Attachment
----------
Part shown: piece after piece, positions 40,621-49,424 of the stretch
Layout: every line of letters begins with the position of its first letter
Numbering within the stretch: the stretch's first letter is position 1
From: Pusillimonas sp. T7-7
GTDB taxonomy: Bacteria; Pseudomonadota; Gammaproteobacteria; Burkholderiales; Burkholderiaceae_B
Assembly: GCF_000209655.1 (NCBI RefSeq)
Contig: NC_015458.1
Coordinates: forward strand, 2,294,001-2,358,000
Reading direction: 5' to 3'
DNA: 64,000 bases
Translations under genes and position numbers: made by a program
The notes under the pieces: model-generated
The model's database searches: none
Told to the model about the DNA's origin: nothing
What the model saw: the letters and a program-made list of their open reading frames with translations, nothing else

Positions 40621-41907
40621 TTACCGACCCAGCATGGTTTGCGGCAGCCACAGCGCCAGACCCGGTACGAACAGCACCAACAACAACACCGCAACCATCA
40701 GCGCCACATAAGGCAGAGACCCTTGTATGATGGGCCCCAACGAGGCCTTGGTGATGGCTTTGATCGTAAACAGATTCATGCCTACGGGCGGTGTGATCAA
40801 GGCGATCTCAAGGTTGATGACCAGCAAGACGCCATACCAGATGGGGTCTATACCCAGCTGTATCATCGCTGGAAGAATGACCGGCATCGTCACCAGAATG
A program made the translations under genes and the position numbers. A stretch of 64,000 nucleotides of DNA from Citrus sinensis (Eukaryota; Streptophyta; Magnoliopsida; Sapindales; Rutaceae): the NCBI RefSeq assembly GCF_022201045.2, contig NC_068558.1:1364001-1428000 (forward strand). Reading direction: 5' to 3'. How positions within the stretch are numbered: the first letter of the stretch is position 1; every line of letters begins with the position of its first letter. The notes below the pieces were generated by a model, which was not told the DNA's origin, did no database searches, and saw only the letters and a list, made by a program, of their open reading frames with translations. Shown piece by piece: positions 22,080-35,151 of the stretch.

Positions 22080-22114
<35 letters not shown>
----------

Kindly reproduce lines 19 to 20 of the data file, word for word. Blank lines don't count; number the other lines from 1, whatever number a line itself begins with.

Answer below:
40801 GGCGATCTCAAGGTTGATGACCAGCAAGACGCCATACCAGATGGGGTCTATACCCAGCTGTATCATCGCTGGAAGAATGACCGGCATCGTCACCAGAATG
A program made the translations under genes and the position numbers. A stretch of 64,000 nucleotides of DNA from Citrus sinensis (Eukaryota; Streptophyta; Magnoliopsida; Sapindales; Rutaceae): the NCBI RefSeq assembly GCF_022201045.2, contig NC_068558.1:1364001-1428000 (forward strand). Reading direction: 5' to 3'. How positions within the stretch are numbered: the first letter of the stretch is position 1; every line of letters begins with the position of its first letter. The notes below the pieces were generated by a model, which was not told the DNA's origin, did no database searches, and saw only the letters and a list, made by a program, of their open reading frames with translations. Shown piece by piece: positions 22,080-35,151 of the stretch.